“Ricketts was interested in the community of the creatures in the sea, and Steinbeck was fascinated by the human community,” Shillinglaw says. The two poured that common interest into their sea voyage to Mexico and their subsequent collaborative book “Sea of Cortez.” That tome was divided into two parts: a scientific section written by Ricketts and a narrative penned by his pal. The book was not successful, and Steinbeck repackaged it after Ricketts’ death, excising the scientific narrative and adding a moving eulogy to the man who meant so much to him.
It’s part of New England folklore that owners of old buildings claim that “George Washington slept here.” Around the Monterey Peninsula, there is no shortage of stories claiming that “John Steinbeck drank here.” As is the case with many who toil with ink and paper to chronicle the human condition through fiction, Steinbeck was known to enjoy the fruits of grape and grain from time to time, so it’s possible that some of the stories are true. It’s a dead certainty that he imbibed at Ricketts’ Laboratory.
There are tales of raucous nights at the Hawthorne Street carriage house of New Monterey’s Greene Mansion and at several places in Carmel. Whether these stories and others are true or not doesn’t really matter. Their very existence proves what a lasting legacy Steinbeck left on the area that nurtured him and lent him background and the ring of authenticity to the stories he so expertly crafted.
“From everything he wrote you get a sense of place,” Shillinglaw says. “Cannery Row” is an obvious example, but about “Of Mice and Men,” set in Soledad, she says “(It) mentions the strong and rocky Gabilan Mountains. The whole book is about strength (and) the landscape sets up the theme for the book.”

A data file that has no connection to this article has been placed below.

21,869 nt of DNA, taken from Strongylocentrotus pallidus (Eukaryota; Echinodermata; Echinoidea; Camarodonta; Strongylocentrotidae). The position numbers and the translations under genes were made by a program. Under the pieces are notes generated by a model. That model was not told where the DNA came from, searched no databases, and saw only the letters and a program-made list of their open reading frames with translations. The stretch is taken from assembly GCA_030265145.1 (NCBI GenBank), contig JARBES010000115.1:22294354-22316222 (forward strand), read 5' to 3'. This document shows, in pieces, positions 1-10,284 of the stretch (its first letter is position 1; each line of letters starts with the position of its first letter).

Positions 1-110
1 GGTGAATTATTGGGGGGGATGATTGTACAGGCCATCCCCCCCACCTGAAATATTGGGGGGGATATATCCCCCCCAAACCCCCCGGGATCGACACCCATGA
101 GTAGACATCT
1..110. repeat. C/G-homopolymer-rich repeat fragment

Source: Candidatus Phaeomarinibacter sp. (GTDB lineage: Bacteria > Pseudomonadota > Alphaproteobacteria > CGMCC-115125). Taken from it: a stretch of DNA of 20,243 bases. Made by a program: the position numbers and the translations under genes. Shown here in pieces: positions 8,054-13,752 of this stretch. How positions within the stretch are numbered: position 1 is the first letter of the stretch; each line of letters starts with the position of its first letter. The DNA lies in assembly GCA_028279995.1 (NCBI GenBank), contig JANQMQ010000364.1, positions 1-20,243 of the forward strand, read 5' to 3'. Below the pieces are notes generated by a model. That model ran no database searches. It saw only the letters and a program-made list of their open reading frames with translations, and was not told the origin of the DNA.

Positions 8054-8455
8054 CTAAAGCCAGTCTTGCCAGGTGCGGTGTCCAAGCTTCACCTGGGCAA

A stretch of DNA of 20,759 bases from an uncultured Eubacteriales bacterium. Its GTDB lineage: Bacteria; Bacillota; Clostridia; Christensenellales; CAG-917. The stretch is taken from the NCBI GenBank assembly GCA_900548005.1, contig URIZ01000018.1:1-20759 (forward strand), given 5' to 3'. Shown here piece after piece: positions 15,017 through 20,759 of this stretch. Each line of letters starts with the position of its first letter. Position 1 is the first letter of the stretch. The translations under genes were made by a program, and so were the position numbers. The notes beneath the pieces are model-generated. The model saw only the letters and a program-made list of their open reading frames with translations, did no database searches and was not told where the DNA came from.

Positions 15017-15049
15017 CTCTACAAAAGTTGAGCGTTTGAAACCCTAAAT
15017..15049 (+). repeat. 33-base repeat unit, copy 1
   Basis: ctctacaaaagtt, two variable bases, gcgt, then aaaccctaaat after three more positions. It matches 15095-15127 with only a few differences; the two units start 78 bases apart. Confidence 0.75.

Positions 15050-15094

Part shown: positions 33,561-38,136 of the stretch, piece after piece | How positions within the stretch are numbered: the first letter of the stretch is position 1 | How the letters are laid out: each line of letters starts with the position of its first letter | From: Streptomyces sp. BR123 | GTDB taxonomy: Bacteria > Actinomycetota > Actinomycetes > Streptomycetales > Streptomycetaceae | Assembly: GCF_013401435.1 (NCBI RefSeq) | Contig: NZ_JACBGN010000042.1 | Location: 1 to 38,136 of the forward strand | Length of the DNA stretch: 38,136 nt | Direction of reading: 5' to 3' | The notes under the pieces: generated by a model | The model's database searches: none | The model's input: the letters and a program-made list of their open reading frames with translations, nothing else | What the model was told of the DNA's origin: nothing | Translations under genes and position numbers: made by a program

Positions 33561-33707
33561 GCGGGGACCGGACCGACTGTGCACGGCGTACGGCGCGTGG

“The Pastures of Heaven” and “East of Eden” paint a vivid picture of Steinbeck’s home town of Salinas and “The Grapes of Wrath,” rather than specific places, leans on the author’s encounters with the Dust Bowl refugees that arrived in the area in the 1930s.
John Steinbeck became a world-renowned author, winner of a Pulitzer Prize for Fiction (“The Grapes of Wrath”), the Nobel Prize for Literature, a Presidential Medal of Freedom and the New York Drama Critics’ Circle Award (“Of Mice and Men”).
Film adaptations of his books and stories have garnered nearly
30 Academy Award nominations and four Oscars to date. But despite this success and through all his lifetime of travels, he never forgot
the region that provided the well from which he drank to gain inspiration for some of the finest, most enduring examples of 20th century American literature.
And he has certainly not been forgotten either. A bust of the author occupies a place of pride in a beautiful oceanside park on Cannery Row, the street he made famous, admired by the thousands of visitors that pass by each day.